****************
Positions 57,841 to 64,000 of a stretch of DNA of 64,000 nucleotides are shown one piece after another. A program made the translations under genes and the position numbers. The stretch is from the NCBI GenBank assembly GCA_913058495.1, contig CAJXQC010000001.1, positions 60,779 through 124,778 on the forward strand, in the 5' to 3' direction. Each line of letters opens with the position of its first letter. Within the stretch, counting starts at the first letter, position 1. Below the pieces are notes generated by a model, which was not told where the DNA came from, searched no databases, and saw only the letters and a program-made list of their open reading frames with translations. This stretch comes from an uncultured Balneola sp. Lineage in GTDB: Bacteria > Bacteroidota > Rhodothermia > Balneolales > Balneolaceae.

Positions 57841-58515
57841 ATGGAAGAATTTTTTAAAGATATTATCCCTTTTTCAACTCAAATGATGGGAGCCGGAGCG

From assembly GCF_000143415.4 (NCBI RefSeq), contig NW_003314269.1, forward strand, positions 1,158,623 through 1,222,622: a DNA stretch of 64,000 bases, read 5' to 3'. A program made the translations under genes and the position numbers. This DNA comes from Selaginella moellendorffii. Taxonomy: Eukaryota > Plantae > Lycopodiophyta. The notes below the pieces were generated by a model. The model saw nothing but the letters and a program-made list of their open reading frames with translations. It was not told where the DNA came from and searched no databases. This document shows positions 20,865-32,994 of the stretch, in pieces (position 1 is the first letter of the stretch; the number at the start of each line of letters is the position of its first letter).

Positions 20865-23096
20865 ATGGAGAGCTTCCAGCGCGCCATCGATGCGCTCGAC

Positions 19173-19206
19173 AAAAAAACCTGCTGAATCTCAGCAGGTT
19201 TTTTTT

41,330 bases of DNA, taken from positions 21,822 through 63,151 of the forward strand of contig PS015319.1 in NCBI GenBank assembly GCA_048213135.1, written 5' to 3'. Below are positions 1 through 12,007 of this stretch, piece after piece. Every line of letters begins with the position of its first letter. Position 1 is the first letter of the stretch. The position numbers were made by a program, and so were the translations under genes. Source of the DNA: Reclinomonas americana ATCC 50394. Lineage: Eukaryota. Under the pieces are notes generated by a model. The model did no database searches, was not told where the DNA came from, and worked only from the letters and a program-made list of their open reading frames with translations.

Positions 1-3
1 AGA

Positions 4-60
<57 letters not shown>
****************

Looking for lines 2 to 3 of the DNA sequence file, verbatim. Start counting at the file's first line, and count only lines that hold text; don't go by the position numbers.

Positions 57841-58515
57841 ATGGAAGAATTTTTTAAAGATATTATCCCTTTTTCAACTCAAATGATGGGAGCCGGAGCG